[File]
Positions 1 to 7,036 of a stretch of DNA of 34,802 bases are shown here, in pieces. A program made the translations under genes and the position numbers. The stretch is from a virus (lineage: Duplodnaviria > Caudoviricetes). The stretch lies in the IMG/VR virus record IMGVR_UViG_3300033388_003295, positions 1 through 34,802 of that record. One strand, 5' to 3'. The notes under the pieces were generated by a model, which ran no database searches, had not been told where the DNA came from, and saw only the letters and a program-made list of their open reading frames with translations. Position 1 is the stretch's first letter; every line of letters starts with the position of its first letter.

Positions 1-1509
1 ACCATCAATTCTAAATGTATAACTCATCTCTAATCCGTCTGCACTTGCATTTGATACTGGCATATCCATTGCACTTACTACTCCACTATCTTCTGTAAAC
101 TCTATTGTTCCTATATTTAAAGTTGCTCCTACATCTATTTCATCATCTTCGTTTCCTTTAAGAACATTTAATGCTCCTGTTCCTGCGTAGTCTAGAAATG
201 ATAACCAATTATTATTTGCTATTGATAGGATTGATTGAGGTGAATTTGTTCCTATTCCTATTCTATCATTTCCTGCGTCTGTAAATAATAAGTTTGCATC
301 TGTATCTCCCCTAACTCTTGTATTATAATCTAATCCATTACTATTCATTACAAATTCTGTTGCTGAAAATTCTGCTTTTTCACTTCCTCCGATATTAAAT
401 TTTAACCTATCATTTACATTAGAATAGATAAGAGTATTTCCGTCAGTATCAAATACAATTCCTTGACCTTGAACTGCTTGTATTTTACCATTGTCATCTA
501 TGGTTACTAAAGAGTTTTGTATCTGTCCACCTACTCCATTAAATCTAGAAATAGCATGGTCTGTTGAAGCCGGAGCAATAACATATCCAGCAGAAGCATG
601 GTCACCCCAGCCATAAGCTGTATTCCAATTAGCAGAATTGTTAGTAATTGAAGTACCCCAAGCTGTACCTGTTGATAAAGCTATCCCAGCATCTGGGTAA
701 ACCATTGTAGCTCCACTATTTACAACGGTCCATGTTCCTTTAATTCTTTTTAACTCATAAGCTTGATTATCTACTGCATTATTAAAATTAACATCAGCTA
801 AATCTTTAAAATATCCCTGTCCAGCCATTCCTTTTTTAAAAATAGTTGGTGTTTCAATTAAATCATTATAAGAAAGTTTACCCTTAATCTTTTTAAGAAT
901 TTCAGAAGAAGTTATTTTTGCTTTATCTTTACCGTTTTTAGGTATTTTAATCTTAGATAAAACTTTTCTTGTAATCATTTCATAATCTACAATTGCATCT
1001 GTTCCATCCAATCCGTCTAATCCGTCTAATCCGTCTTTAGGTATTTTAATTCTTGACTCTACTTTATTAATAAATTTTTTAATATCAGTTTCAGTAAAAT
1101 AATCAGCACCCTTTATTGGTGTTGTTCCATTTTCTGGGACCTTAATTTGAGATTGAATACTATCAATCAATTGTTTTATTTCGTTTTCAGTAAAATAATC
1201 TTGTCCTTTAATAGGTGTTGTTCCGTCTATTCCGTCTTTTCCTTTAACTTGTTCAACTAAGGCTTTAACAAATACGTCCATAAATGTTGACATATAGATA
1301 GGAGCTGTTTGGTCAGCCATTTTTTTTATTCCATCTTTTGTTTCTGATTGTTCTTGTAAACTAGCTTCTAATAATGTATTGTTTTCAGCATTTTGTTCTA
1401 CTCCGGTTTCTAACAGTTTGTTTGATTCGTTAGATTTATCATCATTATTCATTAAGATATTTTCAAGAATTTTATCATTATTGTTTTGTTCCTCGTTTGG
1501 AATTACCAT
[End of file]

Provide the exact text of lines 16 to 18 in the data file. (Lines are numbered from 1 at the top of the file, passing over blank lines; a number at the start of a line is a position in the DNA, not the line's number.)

1301 GGAGCTGTTTGGTCAGCCATTTTTTTTATTCCATCTTTTGTTTCTGATTGTTCTTGTAAACTAGCTTCTAATAATGTATTGTTTTCAGCATTTTGTTCTA
1401 CTCCGGTTTCTAACAGTTTGTTTGATTCGTTAGATTTATCATCATTATTCATTAAGATATTTTCAAGAATTTTATCATTATTGTTTTGTTCCTCGTTTGG
1501 AATTACCAT